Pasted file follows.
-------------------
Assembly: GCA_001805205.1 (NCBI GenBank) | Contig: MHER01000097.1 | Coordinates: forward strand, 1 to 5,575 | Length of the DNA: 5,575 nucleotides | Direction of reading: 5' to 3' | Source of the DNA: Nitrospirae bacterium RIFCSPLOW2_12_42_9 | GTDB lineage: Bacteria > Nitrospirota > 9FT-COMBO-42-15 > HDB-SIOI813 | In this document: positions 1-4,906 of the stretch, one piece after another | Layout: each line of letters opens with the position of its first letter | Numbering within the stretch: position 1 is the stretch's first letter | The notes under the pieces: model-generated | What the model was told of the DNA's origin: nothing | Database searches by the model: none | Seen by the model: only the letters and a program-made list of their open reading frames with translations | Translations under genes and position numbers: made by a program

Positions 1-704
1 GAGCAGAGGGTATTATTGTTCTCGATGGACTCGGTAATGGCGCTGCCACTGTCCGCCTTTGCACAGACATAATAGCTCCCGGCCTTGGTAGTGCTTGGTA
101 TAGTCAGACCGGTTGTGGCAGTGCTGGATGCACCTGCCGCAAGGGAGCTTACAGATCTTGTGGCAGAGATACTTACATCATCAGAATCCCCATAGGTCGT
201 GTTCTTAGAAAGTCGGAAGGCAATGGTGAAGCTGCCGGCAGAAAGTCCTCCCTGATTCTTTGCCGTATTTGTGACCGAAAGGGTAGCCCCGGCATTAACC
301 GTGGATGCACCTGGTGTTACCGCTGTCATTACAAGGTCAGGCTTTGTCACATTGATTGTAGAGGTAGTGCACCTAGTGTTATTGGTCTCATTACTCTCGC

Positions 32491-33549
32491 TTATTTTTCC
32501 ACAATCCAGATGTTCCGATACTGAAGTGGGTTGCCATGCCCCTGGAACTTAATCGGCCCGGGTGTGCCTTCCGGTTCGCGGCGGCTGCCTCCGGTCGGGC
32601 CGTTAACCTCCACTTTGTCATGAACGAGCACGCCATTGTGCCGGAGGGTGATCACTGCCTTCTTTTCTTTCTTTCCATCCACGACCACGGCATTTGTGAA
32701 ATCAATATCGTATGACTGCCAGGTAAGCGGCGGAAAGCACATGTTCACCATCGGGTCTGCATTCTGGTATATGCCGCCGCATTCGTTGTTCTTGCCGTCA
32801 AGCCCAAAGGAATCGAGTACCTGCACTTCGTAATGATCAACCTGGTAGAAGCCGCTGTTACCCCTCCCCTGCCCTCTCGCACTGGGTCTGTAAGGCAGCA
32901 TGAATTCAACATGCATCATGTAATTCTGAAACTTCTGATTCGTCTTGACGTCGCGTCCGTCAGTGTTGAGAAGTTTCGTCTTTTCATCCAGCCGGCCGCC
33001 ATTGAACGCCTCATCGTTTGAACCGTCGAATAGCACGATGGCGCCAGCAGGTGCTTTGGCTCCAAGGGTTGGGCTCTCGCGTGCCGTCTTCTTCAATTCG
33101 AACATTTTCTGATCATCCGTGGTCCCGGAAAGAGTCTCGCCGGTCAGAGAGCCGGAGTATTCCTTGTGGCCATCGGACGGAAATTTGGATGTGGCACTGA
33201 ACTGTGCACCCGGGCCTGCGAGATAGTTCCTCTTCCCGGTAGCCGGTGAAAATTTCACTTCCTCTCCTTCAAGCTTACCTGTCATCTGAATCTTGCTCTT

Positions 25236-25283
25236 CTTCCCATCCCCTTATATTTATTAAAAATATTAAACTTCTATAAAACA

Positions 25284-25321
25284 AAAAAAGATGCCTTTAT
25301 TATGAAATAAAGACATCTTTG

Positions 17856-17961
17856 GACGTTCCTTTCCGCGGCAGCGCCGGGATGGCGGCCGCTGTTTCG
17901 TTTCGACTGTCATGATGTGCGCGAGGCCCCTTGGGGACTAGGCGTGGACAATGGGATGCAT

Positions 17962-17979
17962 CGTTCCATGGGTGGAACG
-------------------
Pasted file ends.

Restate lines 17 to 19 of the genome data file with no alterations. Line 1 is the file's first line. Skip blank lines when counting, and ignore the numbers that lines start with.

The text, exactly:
Positions 25236-25283
25236 CTTCCCATCCCCTTATATTTATTAAAAATATTAAACTTCTATAAAACA

Positions 25284-25321